What Consumers Need to Know

About Real Estate Appraisals and Appraisers

 

Credible and reliable opinions of value help to stabilize real estate loans and investments, which

promotes socially desirable real estate development. Appraisals are particularly valuable because they

are an objective and unbiased source of real estate information. Unlike some other real estate

professionals, the appraiser performs a professional service for a fee rather than for a commission

contingent on the value conclusion, the approval of a loan or the eventual sale of the property.

To help consumers understand the role of appraisals in the lending process, the Appraisal Institute offers

these helpful tips.

1. Understand the role of mortgage appraisals. Real estate appraisals are critical components in

real estate financing and risk management. Lenders order appraisals to get a stronger

understanding of risk relating to the underlying collateral offered in a mortgage. Lenders want to

know how much that property would bring in an open market so they can ascertain that the loan

is well enough supported by the collateral. Mortgage appraisals are not technically provided to

confirm a sales price, although they can help both lenders and consumers in making sound

financial decisions. It serves neither the lender nor the consumer to enter into a mortgage loan

that is more than the value of the property. In some cases the appraisal may not match the

contract price. But just because an appraisal comes in below – or above – the listing or contract

price doesn’t mean it’s flawed. The agreed-upon contract price may be above market value, for

example. In those situations, the buyer and seller often renegotiate the contract at more favorable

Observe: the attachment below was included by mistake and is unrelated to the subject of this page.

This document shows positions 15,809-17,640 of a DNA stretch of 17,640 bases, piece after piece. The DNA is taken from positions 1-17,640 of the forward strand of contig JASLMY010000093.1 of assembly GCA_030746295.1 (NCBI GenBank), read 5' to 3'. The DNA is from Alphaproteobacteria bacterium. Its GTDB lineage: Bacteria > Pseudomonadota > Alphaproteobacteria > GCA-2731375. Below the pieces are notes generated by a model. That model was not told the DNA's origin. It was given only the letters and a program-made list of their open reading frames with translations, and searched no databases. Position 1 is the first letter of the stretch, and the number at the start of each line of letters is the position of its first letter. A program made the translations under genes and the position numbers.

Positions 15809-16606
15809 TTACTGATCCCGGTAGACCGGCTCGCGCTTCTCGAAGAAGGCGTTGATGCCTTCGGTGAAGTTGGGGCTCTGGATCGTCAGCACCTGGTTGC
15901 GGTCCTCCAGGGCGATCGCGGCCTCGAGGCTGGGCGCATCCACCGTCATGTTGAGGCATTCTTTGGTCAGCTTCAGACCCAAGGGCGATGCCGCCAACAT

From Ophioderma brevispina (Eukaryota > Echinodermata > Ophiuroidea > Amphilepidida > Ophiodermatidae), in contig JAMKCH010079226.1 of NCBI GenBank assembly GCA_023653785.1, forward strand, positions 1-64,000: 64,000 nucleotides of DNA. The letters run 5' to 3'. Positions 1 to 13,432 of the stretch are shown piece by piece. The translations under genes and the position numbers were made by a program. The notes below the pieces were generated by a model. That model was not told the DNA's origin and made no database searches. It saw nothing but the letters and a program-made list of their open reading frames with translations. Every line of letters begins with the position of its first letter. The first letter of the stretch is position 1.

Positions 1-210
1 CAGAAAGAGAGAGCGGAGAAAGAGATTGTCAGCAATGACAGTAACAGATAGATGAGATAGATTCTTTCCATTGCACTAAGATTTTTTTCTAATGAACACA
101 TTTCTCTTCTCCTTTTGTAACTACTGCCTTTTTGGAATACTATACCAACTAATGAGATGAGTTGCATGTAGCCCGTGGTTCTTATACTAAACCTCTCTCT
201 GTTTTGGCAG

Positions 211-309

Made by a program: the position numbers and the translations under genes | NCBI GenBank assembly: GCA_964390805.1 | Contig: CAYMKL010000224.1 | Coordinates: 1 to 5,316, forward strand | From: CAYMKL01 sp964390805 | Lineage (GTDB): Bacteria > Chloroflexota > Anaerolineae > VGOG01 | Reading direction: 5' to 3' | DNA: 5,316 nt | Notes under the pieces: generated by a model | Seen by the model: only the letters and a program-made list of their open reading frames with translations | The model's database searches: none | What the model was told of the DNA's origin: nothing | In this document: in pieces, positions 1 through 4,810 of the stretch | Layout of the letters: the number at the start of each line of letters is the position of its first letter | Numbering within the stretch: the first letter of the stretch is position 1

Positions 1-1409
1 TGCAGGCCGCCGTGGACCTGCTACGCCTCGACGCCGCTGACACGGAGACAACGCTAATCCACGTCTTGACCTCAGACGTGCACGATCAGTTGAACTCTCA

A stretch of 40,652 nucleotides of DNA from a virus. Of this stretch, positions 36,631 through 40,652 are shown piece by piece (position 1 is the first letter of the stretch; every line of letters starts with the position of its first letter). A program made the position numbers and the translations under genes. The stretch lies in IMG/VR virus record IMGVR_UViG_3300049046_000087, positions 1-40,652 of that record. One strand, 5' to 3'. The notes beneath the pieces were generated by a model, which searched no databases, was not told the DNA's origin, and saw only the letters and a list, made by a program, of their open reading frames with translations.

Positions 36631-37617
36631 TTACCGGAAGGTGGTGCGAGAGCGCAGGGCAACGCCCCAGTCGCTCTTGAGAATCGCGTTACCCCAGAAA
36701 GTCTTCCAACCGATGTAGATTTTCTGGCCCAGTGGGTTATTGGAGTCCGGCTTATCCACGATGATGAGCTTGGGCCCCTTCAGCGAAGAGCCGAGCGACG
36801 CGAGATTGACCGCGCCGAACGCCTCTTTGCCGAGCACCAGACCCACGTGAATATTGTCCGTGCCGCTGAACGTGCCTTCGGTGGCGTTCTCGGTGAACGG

or balanced terms.

2. Make sure your lender hires a qualified appraiser, such as a designated MAI, SRPA, SRA,

AI-GRS or AI-RRS member of the Appraisal Institute. The best way to combat potential

problems with appraisals is to ensure the appraiser hired by your lender is highly qualified and

competent. The homebuyer can ask whether the appraiser is directly engaged by the bank or

whether the bank utilizes an appraisal management company, and what their procedures are for

engaging qualified appraisers. You have every right to demand the use of a highly qualified

appraiser, someone with field experience in your market and knowledge and experience to

handle the assignment properly. A qualified appraiser knows how to conduct a thorough market

analysis and make appropriate adjustments. Ask the lender for the qualifications of the appraiser

and specifically, whether they are professionally designated by a professional appraisal

organization like the Appraisal Institute. Remember that your home purchase is one of your most

important lifetime investments. The money spent on a quality appraisal is well spent.

3. Accompany the appraiser during the inspection. Contrary to incorrect interpretations of

appraiser independence requirements, appraisers welcome information that would assist the

development of credible assignment results. If lender policies permit, consumers can accompany

appraisers when conducting the property inspection and may provide the appraiser with any

information they consider important. Ask your lender for permission to do so, and confirm the